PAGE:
95.9 FM, the Fish, Driving Through Beverly Hills


I’m driving a rental in L.A.  It’s a Ford Focus, the cheapest thing I could find.  Still has way more power than my Prius, so I still feel like I’m redlining every time I press the gas pedal.  This Focus has Microsoft SYNC, which is supposed to make connections to smartphones via Bluetooth bulletproof, except my phone, for whatever reason, will not connect.

So I’ve been relegated to listening to the radio.  After clicking through the channels, the one I found I liked the best was 95.9 FM, the Fish.  I found myself liking just about every song from this station.  It might be because many of them have these soaring melodies, almost Jim Steinmanian (that’s the guy who wrote those Meatloaf sagas, plus Bonnie Tyler’s “Total Eclipse of the Heart,” etc.).  And then the DJ came on, Delilah, and she was talking about such deep, meaningful things, about the difficulties of life, the elusiveness of salvation, how we can find ourselves in this confusing universe of ours.  Wow, was this a cool station or what?  So very different.  Must be an L.A. thing.

And then came on a commercial about a movie I’d never heard before, War Room.

On the outside, Tony and Elizabeth Jordan seem to have it all—great jobs, a beautiful daughter and their dream home. But their appearances are deceiving: Tony relishes in his professional success and flirts with temptation, while Elizabeth resigns herself to increasing bitterness. Their marriage is on the verge of crumbling until their lives take an unexpected turn. When Elizabeth meets Miss Clara, she challenges Elizabeth to create a battle plan of prayer for her family by establishing a “war room.” This new film from the Kendrick brothers is a vivid reminder that prayer is powerful weapon.

The next song that came on was Carrie Underwood’s “Jesus Take the Wheel,” and then I finally realized I’ve been listening to a Christian Rock station.

One strange thing about me is that I hardly ever listen to the lyrics of any song.  If I like a song a lot, then I’ll eventually pick up on the lyrics, but even with those, it’s entirely possible I just learn the words on a pure sound level; i.e., my brain isn’t actually processing anything.

Even stranger?  I’m still listening to the Fish.  What can I say, I like the music.

Love Love in San Francisco Magazine (9/2015)

A hearty thank you to San Francisco Magazine for giving some love to Love Love:sanfranmag_ll

The full text:

Get lost in an oversexed San Francisco

Sung J. Woo, author of the highly lauded Everything Asian, has a new novel on a slightly different subject.  Love Love (Soft Skull Press) finds 40-year-old tennis coach Kevin Lee grappling with the discovery that not only was he adopted, but his biological parents were porn stars in ’70s San Francisco — a lot to take in for a man in the midst of a midlife crisis.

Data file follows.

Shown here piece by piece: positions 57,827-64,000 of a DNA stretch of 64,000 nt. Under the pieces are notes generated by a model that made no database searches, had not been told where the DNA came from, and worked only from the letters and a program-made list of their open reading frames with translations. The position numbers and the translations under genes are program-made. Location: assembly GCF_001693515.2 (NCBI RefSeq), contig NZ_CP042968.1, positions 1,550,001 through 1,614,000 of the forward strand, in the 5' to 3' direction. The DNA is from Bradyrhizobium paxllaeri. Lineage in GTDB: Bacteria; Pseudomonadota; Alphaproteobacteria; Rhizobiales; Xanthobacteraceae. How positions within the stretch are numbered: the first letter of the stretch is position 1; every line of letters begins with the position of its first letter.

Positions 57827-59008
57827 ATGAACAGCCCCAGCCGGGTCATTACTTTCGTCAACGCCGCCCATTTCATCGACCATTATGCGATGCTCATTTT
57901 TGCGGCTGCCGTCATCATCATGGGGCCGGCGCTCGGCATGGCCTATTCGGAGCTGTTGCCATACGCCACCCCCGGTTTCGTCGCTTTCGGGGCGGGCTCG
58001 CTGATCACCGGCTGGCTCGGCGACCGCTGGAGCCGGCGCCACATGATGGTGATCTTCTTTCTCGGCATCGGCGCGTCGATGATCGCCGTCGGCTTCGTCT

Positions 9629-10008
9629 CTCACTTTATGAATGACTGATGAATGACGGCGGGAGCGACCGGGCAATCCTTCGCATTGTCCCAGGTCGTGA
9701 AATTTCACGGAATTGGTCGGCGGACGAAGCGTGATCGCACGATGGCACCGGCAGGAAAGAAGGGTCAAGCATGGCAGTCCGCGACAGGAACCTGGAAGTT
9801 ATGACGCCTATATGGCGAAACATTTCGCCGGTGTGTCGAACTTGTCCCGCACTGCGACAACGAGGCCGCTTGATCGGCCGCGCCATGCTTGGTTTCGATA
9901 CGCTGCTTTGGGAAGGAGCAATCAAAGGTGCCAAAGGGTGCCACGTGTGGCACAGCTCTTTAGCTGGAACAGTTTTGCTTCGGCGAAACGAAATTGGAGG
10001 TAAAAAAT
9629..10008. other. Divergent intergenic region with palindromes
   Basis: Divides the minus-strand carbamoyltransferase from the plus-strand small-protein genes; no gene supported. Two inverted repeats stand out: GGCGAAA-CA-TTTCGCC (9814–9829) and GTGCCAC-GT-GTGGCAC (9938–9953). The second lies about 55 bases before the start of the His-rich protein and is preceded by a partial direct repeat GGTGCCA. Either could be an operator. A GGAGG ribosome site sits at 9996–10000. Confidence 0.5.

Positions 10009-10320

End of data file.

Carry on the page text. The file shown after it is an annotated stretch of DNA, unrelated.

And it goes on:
The portion of the bald head you see below my little snippet belongs to none other than Salman Rushdie!  If that wasn’t amazing enough, I’m also sharing space with Jonathan Franzen’s Purity and Billy Joel.  The entire page appears below.


KoreAm Column: Welcome to the Club


My bi-monthy column for KoreAm Journal for March/April features the music of my youth, Erasure in particular.  Enjoy!

First-World Problems: Welcome to the Club

This past New Year’s Eve, I was on the second floor of Terminal 5, a concert hall in New York City’s Hell’s Kitchen. Leaning over the railing, I screamed, “I love to hate you!” with the rest of the frenzied crowd below me, above me, all around me. As the song reached its end, the singer segued into a countdown, and then he yelled, “Happy New Year!” Gold balloons and white confetti rained down from above, and then we all sang the next song, “I try to discover, a little something to make me sweeter …”

If you are of a certain age and Asian American, there’s a high likelihood that you know these two songs are “Love to Hate You” and “A Little Respect.” This was my first time seeing Erasure. I probably should’ve done this a quarter of a century ago, but back then, I didn’t even know who they were, and more to the point, I didn’t know who I was.



Favorite Songs of 2014

“Even though we draw our lines / with very different ends”

Here’s a list of my top songs for this year, in an order that might be surprisingly mixable. These are not necessarily from 2014; I just happened to have heard them in the last twelve months.

Katie Herzig (The Walking Sleep) – Oh My Darlin’
Jessie Ware (Tough Love) – You and I (Forever)
Coldplay (Ghost Stories) – A Sky Full of Stars
Spoon (They Want My Soul) – Let Me Be Mine
Echosmith (Talking Dreams) – Nothing’s Wrong
Katie Herzig (Walk Through Walls) – Drug
American Authors (Oh, What a Life) – Hit It
Angus & Julia Stone (Angus & Julia Stone) – Get Home
Tennis (Ritual in Repeat) – Bad Girls
Delta Spirit (Delta Spirit) – Yamaha
Sam Smith (In the Lonely Hour) – Not in That Way
Ed Sheeran (X) – One
Katie Herzig (Walk Through Walls) – Human Too
Taylor Swift (1989) – Style
First Aid Kit (Stay Gold) – Heaven Knows
Bleachers (Strange Desire) – Rollercoaster
Tove Lo (Queen of the Clouds) – Timebomb
The New Pornographers (Brill Bruisers) – Champions of Red Wine
Stars (No One Is Lost) – This Is the Last Time
Jenny Lewis (The Voyager) – Just One of the Guys
Phosphorescent (Muchacho) – Ride on/Right on
Katie Herzig (Walk Through Walls) – Lines
Adam Levine (Begin Again) – Lost Stars

Katie Herzig makes four appearances here, and that number easily could’ve been ten.  I first heard her music in the show Rectify, the song “I Hurt Too,” which I later found out was also featured in the show Bones.  I guess her music translates really well to TV.  The standout this year is one of hers, “Lines,” which showcases her beautiful, fragile voice.